Sunday 19 October 2014

QlikView Web Syntax Highlighter v1.0

Hot on the heals of last week's release of QlikView for WordPress, I'm pleased to announce the first full release of QlikView Web Syntax Highlighter v1.0 which the WordPress plugin is based on.

QlikView Web Syntax Highlighter provides basic syntax highlighting of QlikView script and expressions within web pages. It utilises a custom build of Highlight.js to apply the highlighting dynamically when the web page is viewed.

This version includes the following functionality:
  • Highlighting of all current (v11.20) functions
  • Highlighting of all current (v11.20) keywords and statements
  • Highlighting of line comments (//) and block comments (/* */ and REM ; )
  • Highlighting of variable definitions (SET and LET)
  • Highlighting the usage of variable within dollar-sign expansion $( )
  • Highlighting of field names in most situations 
As always, grab the download link and full instructions from the QlikView Web Syntax Highlighter page. If you find any issues or have any suggestions, please leave me a comment below.

Friday 17 October 2014

QlikView for WordPress Plugin v0.2

As you may well have seen already, yesterday I released the first official pre-release of QlikView for WordPress plugin. This plugin brings syntax highlighting of QlikView script and expressions within posts and pages to WordPress blogs and websites.

A QlikView expressions showing syntax highlighting

The syntax highlighting is currently an approximation of that within the QlikView script and expression editors. It is however expected that the highlighting will be improved in later versions. The next version will include significant improvements to highlighting of expressions as well as some minor bug fixes.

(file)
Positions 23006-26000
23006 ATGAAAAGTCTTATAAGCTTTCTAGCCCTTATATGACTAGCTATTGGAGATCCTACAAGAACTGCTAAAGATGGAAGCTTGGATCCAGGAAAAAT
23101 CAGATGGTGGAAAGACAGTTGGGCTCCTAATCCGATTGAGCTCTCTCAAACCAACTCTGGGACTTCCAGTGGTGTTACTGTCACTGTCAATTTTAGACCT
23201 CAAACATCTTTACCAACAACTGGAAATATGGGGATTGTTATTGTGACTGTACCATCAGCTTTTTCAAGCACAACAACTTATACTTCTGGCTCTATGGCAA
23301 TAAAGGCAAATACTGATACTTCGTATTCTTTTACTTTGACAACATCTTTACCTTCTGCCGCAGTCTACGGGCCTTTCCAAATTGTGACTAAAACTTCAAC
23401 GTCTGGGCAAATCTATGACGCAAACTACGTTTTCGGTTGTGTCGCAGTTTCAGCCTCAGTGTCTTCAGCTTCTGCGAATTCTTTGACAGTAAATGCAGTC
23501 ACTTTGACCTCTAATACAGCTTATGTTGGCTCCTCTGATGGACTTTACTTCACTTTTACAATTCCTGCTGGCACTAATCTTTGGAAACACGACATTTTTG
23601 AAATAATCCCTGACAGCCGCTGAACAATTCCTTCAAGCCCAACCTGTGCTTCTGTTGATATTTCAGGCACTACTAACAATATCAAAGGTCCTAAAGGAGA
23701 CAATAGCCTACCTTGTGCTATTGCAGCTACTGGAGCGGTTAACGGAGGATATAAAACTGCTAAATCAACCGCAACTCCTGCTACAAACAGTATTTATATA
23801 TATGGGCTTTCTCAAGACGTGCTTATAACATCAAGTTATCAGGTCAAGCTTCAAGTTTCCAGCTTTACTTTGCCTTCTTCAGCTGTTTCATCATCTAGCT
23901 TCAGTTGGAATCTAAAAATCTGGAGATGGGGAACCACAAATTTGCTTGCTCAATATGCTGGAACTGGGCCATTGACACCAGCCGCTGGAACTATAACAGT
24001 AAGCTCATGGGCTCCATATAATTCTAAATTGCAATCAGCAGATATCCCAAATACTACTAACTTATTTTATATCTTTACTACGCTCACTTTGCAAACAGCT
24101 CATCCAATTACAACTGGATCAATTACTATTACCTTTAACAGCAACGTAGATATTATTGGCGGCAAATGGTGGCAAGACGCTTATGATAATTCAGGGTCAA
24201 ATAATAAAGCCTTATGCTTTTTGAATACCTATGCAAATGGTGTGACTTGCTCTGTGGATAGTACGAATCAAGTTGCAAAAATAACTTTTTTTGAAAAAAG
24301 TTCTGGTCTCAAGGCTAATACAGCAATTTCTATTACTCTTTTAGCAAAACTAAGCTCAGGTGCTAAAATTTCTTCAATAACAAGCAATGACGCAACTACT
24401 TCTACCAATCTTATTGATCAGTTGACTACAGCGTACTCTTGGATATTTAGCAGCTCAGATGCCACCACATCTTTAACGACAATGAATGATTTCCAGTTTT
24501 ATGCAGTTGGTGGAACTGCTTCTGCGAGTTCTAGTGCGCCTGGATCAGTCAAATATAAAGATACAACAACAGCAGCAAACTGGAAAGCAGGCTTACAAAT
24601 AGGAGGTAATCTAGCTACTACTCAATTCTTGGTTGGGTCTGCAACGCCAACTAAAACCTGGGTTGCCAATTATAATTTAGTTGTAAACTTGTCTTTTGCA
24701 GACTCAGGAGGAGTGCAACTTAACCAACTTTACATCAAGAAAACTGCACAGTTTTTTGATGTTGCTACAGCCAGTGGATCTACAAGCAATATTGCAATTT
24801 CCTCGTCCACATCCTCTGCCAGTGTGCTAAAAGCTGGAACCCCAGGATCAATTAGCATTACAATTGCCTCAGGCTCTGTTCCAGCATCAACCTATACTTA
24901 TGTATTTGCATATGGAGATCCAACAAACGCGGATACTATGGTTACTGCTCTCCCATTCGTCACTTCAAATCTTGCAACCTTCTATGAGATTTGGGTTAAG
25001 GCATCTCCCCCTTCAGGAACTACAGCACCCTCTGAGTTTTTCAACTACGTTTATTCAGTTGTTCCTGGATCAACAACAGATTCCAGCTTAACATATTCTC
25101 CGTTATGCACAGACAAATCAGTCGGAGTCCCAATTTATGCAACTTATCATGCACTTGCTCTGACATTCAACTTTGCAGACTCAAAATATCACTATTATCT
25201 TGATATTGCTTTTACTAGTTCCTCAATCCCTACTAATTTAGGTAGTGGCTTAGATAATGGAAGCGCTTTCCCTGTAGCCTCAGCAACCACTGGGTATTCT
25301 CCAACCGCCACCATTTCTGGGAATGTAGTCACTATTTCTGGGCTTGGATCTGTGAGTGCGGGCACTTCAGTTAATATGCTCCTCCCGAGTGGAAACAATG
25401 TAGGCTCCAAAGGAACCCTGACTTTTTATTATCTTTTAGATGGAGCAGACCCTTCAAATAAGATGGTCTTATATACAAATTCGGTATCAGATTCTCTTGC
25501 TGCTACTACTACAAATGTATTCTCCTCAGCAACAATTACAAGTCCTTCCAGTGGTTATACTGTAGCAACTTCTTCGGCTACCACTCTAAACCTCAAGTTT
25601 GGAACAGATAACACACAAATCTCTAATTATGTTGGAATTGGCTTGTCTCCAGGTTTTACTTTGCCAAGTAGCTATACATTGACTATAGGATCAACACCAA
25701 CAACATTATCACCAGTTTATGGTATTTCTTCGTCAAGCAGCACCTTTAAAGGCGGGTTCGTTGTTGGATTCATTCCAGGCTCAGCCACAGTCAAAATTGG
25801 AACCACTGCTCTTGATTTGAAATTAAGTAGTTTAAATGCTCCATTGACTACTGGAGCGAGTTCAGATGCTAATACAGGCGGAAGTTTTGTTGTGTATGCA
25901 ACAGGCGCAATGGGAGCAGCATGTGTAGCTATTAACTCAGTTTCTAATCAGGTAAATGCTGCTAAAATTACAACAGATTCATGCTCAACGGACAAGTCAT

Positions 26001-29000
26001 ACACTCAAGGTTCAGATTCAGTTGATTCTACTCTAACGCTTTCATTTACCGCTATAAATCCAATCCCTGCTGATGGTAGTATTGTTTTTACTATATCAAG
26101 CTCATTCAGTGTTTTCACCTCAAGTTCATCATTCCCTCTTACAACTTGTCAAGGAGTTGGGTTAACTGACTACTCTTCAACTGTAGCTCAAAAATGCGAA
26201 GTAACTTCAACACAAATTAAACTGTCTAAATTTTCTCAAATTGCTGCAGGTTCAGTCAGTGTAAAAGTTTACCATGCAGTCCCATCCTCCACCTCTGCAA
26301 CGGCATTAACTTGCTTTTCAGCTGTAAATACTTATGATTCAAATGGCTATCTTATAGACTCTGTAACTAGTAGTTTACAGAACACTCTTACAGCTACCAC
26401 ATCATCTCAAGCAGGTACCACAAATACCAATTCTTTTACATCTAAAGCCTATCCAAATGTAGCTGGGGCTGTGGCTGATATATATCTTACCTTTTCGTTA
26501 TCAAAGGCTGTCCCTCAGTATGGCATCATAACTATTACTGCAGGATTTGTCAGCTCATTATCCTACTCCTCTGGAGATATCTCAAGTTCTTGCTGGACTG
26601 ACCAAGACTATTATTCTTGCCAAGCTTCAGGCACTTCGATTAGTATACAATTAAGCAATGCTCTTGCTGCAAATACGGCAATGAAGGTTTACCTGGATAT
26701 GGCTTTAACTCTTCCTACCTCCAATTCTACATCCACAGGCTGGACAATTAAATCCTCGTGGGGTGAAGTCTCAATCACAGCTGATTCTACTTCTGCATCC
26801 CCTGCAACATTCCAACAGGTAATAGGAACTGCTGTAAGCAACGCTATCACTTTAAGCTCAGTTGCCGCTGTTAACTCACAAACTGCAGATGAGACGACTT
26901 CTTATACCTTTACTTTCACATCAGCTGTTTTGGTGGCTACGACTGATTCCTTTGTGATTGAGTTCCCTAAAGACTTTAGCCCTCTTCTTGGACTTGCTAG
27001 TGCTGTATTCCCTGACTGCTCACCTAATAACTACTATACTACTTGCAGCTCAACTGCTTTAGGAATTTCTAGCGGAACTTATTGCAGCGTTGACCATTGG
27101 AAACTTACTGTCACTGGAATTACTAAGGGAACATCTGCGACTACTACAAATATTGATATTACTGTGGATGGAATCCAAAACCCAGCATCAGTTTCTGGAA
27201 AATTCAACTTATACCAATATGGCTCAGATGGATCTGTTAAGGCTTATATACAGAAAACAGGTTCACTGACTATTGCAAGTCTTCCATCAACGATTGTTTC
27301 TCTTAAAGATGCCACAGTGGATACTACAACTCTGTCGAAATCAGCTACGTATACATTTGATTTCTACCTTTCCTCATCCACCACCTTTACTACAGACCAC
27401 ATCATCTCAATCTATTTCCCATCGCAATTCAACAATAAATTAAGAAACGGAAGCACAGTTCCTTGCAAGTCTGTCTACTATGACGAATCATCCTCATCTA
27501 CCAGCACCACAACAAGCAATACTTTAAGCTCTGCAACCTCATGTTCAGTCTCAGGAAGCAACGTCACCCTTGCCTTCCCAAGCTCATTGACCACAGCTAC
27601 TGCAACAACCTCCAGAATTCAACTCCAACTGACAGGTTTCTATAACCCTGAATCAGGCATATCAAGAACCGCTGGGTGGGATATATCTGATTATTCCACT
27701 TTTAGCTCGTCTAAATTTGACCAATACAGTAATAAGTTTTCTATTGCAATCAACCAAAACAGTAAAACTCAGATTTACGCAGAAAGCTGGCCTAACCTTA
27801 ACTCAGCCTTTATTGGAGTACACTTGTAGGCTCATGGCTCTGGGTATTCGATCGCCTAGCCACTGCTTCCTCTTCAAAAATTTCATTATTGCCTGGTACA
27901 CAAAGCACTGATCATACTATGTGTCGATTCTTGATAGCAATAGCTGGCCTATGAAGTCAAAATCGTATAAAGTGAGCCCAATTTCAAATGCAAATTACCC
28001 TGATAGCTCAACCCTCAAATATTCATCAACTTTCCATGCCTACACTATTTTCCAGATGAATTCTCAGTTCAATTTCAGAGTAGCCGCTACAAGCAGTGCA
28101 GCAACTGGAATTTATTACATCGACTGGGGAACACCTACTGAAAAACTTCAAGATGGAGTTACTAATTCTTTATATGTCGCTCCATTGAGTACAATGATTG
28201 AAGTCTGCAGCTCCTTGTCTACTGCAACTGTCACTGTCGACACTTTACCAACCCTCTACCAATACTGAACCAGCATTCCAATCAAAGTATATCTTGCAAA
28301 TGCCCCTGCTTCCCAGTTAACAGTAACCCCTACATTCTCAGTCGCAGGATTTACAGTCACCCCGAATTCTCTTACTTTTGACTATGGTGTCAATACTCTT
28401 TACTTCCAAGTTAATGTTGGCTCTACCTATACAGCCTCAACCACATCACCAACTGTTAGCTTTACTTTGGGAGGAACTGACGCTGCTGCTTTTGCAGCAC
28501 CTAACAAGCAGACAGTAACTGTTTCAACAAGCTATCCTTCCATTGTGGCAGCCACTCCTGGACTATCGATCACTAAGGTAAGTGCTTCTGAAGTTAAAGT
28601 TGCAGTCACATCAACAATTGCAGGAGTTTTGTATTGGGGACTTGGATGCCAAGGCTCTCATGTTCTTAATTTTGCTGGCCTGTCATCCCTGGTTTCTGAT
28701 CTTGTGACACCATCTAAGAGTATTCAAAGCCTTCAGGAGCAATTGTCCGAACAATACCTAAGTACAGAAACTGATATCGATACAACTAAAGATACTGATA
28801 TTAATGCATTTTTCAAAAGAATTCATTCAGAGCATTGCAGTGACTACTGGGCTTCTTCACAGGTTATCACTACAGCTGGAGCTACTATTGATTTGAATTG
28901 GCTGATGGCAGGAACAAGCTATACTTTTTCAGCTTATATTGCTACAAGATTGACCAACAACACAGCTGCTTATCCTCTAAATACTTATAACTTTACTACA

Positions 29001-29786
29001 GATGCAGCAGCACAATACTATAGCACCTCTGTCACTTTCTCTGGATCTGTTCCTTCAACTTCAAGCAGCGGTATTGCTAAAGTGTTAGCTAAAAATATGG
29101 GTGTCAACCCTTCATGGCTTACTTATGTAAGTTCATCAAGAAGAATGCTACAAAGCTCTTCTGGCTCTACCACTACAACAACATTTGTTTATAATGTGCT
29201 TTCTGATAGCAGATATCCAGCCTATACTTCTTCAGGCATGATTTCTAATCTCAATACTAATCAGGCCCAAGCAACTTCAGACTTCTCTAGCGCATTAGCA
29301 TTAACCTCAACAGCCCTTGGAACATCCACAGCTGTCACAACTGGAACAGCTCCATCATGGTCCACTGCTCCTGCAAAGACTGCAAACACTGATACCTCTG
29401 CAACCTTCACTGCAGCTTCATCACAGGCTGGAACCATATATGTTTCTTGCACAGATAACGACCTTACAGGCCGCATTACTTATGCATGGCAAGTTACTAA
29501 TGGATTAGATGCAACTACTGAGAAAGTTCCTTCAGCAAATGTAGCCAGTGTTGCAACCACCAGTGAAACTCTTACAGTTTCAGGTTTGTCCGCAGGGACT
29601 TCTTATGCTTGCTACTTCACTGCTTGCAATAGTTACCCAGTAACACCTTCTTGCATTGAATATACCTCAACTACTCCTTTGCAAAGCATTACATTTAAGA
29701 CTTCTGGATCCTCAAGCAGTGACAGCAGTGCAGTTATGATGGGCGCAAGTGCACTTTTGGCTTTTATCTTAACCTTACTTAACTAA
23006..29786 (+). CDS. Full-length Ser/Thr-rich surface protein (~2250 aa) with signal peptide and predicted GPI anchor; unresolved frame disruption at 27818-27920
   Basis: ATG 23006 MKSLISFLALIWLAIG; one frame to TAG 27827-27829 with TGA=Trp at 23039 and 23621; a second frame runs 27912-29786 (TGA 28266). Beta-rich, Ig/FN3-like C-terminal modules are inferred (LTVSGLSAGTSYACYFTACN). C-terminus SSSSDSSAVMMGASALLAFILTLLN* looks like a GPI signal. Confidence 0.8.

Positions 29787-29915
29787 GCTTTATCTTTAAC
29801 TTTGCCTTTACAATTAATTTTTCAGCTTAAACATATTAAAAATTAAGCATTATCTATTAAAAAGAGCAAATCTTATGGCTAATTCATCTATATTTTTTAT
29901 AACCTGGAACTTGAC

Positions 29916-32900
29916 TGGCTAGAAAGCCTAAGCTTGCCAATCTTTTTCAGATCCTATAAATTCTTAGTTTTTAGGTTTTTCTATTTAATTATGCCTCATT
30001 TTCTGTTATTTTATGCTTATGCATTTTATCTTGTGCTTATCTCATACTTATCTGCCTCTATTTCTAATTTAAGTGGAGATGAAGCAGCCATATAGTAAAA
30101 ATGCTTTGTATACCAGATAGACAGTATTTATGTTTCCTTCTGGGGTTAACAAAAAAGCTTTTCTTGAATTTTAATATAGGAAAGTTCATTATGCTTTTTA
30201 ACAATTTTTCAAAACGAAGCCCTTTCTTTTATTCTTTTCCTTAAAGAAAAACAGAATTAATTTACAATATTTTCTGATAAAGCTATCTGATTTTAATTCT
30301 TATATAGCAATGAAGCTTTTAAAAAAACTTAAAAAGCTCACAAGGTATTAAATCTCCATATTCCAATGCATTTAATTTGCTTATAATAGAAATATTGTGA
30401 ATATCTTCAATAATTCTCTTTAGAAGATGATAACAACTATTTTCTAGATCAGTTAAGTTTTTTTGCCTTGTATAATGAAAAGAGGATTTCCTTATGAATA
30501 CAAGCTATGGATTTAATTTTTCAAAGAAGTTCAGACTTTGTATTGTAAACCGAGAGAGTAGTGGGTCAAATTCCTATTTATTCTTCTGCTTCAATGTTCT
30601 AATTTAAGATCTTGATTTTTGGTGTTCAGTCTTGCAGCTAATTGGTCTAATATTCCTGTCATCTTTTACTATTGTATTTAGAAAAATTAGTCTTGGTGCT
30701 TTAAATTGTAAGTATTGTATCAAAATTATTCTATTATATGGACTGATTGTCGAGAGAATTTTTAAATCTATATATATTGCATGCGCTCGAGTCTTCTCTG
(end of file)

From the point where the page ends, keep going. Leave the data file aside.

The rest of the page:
Downloads and full instructions for installation and use can be found on the QlikView for WordPress page, or alternatively on the website.

Thursday 9 October 2014

Coming soon - QlikView Syntax Highlighting for the Web

I thought I'd let you all in on another little project I've been tinkering with on the side. I have had a long standing problem when blogging about QlikView. Most of my posts contain snippets of QlikView script or expression code which can be very hard to read if it is not syntax highlighted in at least an approximation of how it is highlighted within QlikView. I considered using images taken from screen grabs of the code in QlikView, but this means readers can't copy and paste the code into their QlikView projects making it less than ideal. And so I am left with the time consuming task of having to manually highlight code snippets in my posts, and this means less time for new posts.

//Define the table name
SET vMyTable = 'MyTable1';

//Load in the table of data
    text(C) & ' a string' AS C
RESIDENT $(vMyTable);

Friday 3 October 2014

QlikView UltraEdit Wordfile v2.0

QlikView language definition for UltaEdit v2.0 has been release.

This version is a huge leap from the first release and so has been labelled as a new major release. Some of the new features include:
  • Missing keywords added including TABLES, FIELDS and UNTIL
  • Store statements, Qualify and Unqualify statements, info loads, mapping loads, join and keep statements are all now identified in the UltraEdit Function List
  • REM has been added as a block comment. Note, unlike QlikView, UltraEdit can't apply a REM comment only if it appears at the start of a line and thus REM comments will be highlighted wherever they appear.
  • Added UltraEdit templates for commonly used statements and code snippets including:
    •   Binary load
    •   Include statement
    •   Test script
    •   Environment variables
    •   Calendar script - Basic
    •   Calendar script - Basic - From Field
    •   Set statement
    •   Let Statement
    •   Script Header Comment
    •   Script Section Comment
As always, full instructions and download links can be found on the QlikView for UltraEdit page. Alternatively you can find them on or on GitHub.
If you have any ideas for other code templates or find any problems, let me know by leaving a comment or raising an issue on GitHub.